The Effects of Technology Based on the Novel "A Brave New World" by Aldous Huxley

Essay by wylshepardHigh School, 12th gradeA, November 2008

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The idea of genuine technology was basically invented in the 1930's. From the construction of the Empire State Building in 1931 to the creation of semi-automatic transmissions in 1937, I would consider the 1930's to be the true beginning of all technological advances. Now, in 2008, we continue to work off of these advances, creating new and improved forms of technology every single day. In Huxley's new world, technology wasn't looked at as an opportunity to advance and improve, as the members of the civilized society were technology themselves. Overall, these three ages in technology can be used to either prove or disprove Huxley's theory that Americans are moving towards the "civilized world" presented in a brave new world faster than anyone is aware of.

In the 1930's, technology was used but never abused. The people of this time were well aware of technologies unreliable nature and the possible effects of too much reliance on material objects.

These people knew that technology was making their lives better and easier but they never allowed technology to be the driving force behind their productivity or success. Many life changing aspects of technology that we still use today were invented or greatly improved in the 1930's, from full color, full talking movies to air mail service across the Atlantic Ocean, the 1930's brought forth technological advances that we still rely on today.

In 2008, technology is looked at in a different manner. Technology is no longer looked at as a prized possession that is only utilized when needed; it has become the driving force behind our lives. Now a days, technology is blamed for our inconsistencies. As a society, we have found a new comfort in blaming our material objects for the many problems that we occur on a daily basis. From arriving late to work due to a flat tire or not being able to hand in an important paper because your printer would not work; we've discovered that not only do we rely on these objects, but so does everyone else. Therefore, the excuse that your computer broke or that your car wouldn't start is looked at as a completely justified excuse because we have all experienced it. Yet, if we know that these things happen, why do we continue to allow ourselves to rely on such inconsistent objects? In recent years, technology has moved from a luxury to a necessity and our ability to live without technology has vanished. Technology has become vital within our lives and in most cases it is not a bad thing, yet it's not hard to see that our dependencies have slowly added to our stupidity. We're taught that calculators are our brains in math, so kids grow up not understanding fundamentals like multiplication and addition, and we've learned to rely on spell check to perfect our essays so our spelling capabilities continue to diminish. We're slowly forcing ourselves into a hole that we didn't know existed, and although technology has brought us to where we are today, it's also very likely that it's going to be the thing that's ruins us in the end.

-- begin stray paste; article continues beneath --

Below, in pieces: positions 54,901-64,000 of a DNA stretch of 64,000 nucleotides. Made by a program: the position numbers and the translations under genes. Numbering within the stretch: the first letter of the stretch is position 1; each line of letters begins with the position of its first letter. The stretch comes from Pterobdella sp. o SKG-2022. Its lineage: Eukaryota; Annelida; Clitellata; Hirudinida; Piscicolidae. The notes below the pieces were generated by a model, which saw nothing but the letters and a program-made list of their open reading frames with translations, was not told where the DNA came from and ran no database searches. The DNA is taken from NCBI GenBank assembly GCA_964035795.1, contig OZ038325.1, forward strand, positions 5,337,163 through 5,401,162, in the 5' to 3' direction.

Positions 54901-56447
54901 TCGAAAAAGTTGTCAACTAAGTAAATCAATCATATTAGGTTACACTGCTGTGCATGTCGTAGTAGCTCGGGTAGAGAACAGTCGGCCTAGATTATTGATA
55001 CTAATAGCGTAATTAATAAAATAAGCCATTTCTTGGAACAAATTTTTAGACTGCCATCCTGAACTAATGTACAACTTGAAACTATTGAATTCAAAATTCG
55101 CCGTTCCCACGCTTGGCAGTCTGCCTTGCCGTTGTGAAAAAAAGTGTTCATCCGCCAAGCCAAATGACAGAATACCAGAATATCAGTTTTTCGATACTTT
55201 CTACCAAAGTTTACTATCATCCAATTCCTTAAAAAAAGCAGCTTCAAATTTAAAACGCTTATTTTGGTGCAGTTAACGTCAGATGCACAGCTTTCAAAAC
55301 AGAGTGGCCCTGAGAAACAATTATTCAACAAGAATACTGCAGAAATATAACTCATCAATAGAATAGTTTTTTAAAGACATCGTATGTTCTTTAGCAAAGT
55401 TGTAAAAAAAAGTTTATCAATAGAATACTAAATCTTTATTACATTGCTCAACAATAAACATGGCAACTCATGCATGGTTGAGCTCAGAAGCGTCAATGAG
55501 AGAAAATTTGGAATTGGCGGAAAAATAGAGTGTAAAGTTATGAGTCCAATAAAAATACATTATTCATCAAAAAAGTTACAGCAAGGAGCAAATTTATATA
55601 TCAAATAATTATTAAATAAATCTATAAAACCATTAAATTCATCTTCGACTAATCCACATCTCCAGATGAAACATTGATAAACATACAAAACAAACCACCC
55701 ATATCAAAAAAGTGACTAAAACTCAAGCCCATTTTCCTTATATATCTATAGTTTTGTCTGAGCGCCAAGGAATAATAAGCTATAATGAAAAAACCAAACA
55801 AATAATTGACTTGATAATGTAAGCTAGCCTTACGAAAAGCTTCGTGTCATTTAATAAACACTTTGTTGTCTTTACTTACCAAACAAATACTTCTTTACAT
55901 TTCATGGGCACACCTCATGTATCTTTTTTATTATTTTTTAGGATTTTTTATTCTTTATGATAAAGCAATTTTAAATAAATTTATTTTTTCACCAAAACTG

In Huxley's world, technology is neither a luxury nor an abused object; it's a way of life. Within Huxley's civilized world, technology is not considered to be computers and cell phones; technology is seen within their forms of creating and maintaining life. From soma to bottling, these are considered to be their ways of life but they are also extreme forms of technology that extend much beyond our years. In Huxley's world, the need to improve on present technology does not exist because once stability is reached; the risk of messing up stability is more concerning than the need to discover new forms of technology. Overall, Huxley's world is looked at as perfect but it leaves no room for expansion, which is what truly sets it apart from the 1930's and the present times.

Huxley was worried that our society today is quickly moving towards the society he created in Brave New World, and I believe that he had every right to be concerned. Everyday scientists devote their lives to trying to find new and more effortless ways to create babies; and as technology continues to prosper, the new and improved ways of getting pregnant and having children begin to seem more and more like methods used in Brave New World. Another similar aspect is America's growing reliance on drugs and alcohol. We've come to have a hard time finding happiness naturally, so we've formed a very serious reliance on false happiness substitutes, which are very similar to soma. In the 1930's the use of technology was growing, but it compares in no way to our advances in technology over the past decade. After examining the pace of our recent advancements, it becomes clear that these successions will not be stopping anytime soon. Therefore, the possibility of our society turning into Huxley's society is basically inevitable.

It's expected that technology will continue to advance. Yet as it advances, science and technology are becoming much more serious and we've reached a point where there's no stopping it. We rely on technology to keep us together but we soon may see technology tearing us apart. Our society has slowly begun to create its own caste system, but as technology advances, we may see it creating caste systems outside of our control. Technology is an aspect of our life that we cannot live without and as it continues to allow us to be independent, it's also what's keeping us tied down, and it may eventually be what runs our lives.

Websites Used:White, Matt. "Technology." The 1930's. Decades. 27 Feb 2008 .

"1930's." Wikipedia. 19 Nov 2007. Decades. 27 Feb 2008 .